Was your homeland more beautiful than this? A curious eight year old me asks Grandma one autumn afternoon, proudly holding up a crayon sketch.
Grandma is on her rocking chair, her leather-bound Ramayana on her lap, I sit on the red oxide floor of the daalaan that separates our living quarters from the backyard, a motley of colour pencils, sharpener trimmings and crayons littered around me.
It was even more beautiful, Grandma responds, a twinkle in her eye.
Then why did you leave your homeland ? I enquire, still focussed on further embellishing my sketch.
There is radio slience.
Then why did you leave your homeland ? I reiterate impatiently, looking up, a decibel or two louder than before.
The cloud that almost instantaneously eclipses the sublime smile on Grandma’s countenance makes even the-far-from-grown-up-me perceive at once I have trespassed into a disputed zone that I should not have had.
Grandma does not respond, instead rises from her rocking chair, walks to her room and silently closes the door behind her.
Very un-Grandma-sque, I make a note to myself.
But the brain of a nine year old is not yet wired to handle complexity, so chooses to ignore the event.
Afternoon melts into evening.
The heavens paint themselves a riot of frenzied reds, the gaggle of geese return home, conches blow in the neighbourhood and when Grandma skips her customary evening tea, I know something is amiss.
Maa why’s Grandma so forlorn ? A perplexed me finally asks Maa, desperately seeking an explanation.
You must have been naughty, Maa answers casually, immersed in her novel.
No Maa I promise, I assert, I was painting with my crayons.
She didn’t even have her tea, I added as an afterthought.
Is she unwell ? Maa asks me, rushing out of the room to check on Grandma.
Bapi returns from the hospital.
Maa has a conversation with him in hushed tones.
Bapi hurries to Grandma’s room.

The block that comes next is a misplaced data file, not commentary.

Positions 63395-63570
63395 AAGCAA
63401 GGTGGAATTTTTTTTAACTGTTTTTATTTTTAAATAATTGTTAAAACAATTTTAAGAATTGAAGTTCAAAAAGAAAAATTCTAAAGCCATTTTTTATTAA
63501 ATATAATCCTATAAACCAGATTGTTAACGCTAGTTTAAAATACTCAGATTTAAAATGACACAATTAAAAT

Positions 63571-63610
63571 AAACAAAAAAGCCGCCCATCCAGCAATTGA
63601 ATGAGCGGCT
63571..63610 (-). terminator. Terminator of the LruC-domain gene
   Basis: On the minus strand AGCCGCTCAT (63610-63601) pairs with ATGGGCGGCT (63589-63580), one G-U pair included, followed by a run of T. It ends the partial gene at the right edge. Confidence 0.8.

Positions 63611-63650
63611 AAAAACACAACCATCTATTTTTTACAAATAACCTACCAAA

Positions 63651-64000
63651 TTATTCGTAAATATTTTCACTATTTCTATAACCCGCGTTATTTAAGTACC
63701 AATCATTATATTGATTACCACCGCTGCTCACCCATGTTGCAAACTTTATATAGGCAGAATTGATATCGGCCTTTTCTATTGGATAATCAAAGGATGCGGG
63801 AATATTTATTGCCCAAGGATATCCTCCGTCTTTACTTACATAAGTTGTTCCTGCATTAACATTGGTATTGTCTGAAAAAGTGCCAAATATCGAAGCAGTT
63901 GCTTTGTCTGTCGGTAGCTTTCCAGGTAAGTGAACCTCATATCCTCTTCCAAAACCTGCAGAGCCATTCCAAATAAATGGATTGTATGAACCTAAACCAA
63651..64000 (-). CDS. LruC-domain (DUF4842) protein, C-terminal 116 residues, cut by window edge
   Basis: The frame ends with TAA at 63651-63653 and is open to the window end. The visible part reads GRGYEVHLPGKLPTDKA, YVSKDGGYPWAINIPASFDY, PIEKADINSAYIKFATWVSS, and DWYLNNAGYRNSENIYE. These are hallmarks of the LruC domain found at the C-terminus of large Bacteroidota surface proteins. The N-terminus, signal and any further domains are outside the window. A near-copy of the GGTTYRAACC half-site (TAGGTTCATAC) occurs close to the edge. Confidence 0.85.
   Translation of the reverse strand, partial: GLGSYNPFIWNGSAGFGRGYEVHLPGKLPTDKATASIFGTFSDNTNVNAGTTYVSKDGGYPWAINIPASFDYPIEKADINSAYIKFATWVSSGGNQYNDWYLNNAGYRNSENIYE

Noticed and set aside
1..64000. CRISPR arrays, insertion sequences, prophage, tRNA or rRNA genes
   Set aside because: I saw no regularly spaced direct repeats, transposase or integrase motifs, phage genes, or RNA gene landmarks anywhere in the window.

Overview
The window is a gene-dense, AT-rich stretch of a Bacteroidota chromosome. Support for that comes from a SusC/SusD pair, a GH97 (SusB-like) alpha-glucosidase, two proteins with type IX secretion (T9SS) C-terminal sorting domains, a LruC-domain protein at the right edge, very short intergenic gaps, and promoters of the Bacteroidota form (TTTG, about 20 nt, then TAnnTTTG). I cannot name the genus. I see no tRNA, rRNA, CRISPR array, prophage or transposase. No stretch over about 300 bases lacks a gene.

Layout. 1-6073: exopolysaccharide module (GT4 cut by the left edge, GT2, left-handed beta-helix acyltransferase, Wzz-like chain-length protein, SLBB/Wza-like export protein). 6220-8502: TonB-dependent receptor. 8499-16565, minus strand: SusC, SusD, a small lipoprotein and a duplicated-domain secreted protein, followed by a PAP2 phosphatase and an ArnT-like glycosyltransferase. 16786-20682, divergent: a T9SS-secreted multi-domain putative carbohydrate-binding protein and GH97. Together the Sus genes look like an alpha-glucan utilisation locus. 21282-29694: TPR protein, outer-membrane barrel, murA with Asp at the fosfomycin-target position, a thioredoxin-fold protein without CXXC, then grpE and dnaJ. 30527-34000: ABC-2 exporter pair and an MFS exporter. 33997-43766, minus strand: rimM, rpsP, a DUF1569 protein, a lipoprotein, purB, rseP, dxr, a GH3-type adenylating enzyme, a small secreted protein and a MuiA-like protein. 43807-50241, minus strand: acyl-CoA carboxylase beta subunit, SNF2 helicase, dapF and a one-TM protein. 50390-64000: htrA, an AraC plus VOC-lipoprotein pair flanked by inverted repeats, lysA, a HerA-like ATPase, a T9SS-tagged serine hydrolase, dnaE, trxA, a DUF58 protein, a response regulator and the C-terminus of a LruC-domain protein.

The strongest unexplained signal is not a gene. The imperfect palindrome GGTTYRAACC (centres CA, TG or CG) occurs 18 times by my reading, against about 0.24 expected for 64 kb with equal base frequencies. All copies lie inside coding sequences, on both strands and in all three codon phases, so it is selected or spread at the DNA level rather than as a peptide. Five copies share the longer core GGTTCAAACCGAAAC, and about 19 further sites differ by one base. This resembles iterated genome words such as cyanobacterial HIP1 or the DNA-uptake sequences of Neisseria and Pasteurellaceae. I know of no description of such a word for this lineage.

You are my princess, aren’t you ? Bapi tells me once things have thankfully reverted to normal.
There are some questions that make Grandma very sad. I am sure my princess doesn’t want to see her Grandma sulking.
Of course I don’t, I insist, tears rolling down my eyes.
But I did not ask any question Bapi, I hardly find my words.
Don’t ask Grandma about Partition, Bapi calmly counsels, wiping my tears with his handkerchief.
What is Partition, quizzes an innocent me.
You shall learn when you grow up, for now, never ask Grandma why she left her homeland.
I shall never do that, I promise, I submit sobbing unstoppably now.
That evening Bapi requests Maa to cook her Mutton Tehari for him and conversations flow into late evening.
Bapi’s growing up in Sylhet. His medical school in Dhaka, his friends and Chachi’s celebratory Mutton Tehari on special occasions.
(Bapi’s ploy, I would conclude a good decade later, to explicitly emphasize only happy memories in front of Grandma)
Years later I would be confronted with the brutal ravages of partition that the family braved and how life was too traumatized to ever be the same again.
Grandma had never really recovered, that sublime smile cleverly concealed a deep anguish that manifested on rare occasions as these and she lived in optimistic hope that the day would arrive when she would return to the land of her forefathers.
Mutton Tehari. A symphony of indigenous rice and Mutton. A melange of fragrant spices. A generous glug of mustard oil. And a throw of fiery green chillies.
This is not biryani. This is tehari.
Food heaven !!!